For the identification of insects and other fauna and flora of South Africa: please click on the following links:
Insects and related species: Antlions - Ants - Bees - Beetles - Bugs - Butterflies, Moths and Caterpillars - Centipedes and Millipedes - Cockroaches - Crickets - Dragonflies and Damselflies - Grasshoppers and Katydids - Mantis - Stick Insects - Ticks and Mites - Wasps - Woodlice
Plants, Trees, Flowers: (Note: Unless plants fall into a specific species such as Cacti, they have been classified by their flower colour to make them easier to find) Bonsai - Cacti, Succulents, Aloes, Euplorbia - Ferns and Cycads - Flowers - Fungi, Lichen and Moss - Grass - Trees
Animals, Birds, Reptiles etc.: Animals, Birds, Fish and Crabs - Frogs - Lizards - Scorpions - Snails and Slugs - Snakes - Spiders - Tortoise, Turtles and Terrapins - Whipscorpions
Other photography: Aeroplanes - Cars and Bikes - Travel - Sunrise - Water drops/falls - Sudwala and Sterkfontein Caves etc.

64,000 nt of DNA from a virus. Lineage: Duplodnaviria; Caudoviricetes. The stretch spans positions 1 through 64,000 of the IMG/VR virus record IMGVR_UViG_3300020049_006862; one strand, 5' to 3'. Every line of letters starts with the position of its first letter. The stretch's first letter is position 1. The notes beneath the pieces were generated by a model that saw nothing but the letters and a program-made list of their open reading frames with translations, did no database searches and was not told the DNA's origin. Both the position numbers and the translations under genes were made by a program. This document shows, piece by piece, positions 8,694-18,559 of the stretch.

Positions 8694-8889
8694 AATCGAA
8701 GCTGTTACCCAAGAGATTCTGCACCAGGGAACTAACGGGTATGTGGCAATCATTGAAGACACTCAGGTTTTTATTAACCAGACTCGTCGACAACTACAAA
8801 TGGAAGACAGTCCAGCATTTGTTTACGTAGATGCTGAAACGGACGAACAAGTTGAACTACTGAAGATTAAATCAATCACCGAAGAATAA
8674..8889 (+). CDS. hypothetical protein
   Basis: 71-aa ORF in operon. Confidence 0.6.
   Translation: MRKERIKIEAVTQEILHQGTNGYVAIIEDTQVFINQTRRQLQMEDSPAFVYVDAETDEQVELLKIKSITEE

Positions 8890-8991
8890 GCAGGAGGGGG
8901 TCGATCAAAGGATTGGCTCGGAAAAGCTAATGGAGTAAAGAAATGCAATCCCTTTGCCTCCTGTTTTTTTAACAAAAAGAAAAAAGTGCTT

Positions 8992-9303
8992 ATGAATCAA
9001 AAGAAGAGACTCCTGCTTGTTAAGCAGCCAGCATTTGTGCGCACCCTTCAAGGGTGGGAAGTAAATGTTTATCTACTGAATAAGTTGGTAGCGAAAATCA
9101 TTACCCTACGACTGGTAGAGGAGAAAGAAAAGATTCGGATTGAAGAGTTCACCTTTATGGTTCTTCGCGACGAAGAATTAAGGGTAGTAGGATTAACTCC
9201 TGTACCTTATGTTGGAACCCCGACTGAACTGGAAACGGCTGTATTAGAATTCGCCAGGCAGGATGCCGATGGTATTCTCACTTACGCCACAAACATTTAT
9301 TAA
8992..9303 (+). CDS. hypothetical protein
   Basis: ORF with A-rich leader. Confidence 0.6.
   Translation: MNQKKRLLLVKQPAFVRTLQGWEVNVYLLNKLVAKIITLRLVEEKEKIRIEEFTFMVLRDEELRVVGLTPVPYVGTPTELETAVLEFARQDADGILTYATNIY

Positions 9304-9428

Videos: YouTube

Monday, January 12, 2009

Close-up of a dragonfly

Dragonflies (Anisoptera) and damselflies (Zygoptera) are distinguished from antlions by their short, bristle-like antennae.
They can shot out their enlarged and very elongated lower lip to grab prey.
Dragonfly nymphs are stout and use rectal (internal) gills to breath.
Insects do not flap their wings in flight, instead they contract and inflate their thorax to give them movement.
They have bristly legs that act as a basket to capture insect prey in flight.
Both have very large eyes but in the case of dragonflies, they do not meet in the middle.
We have about 160 species here.

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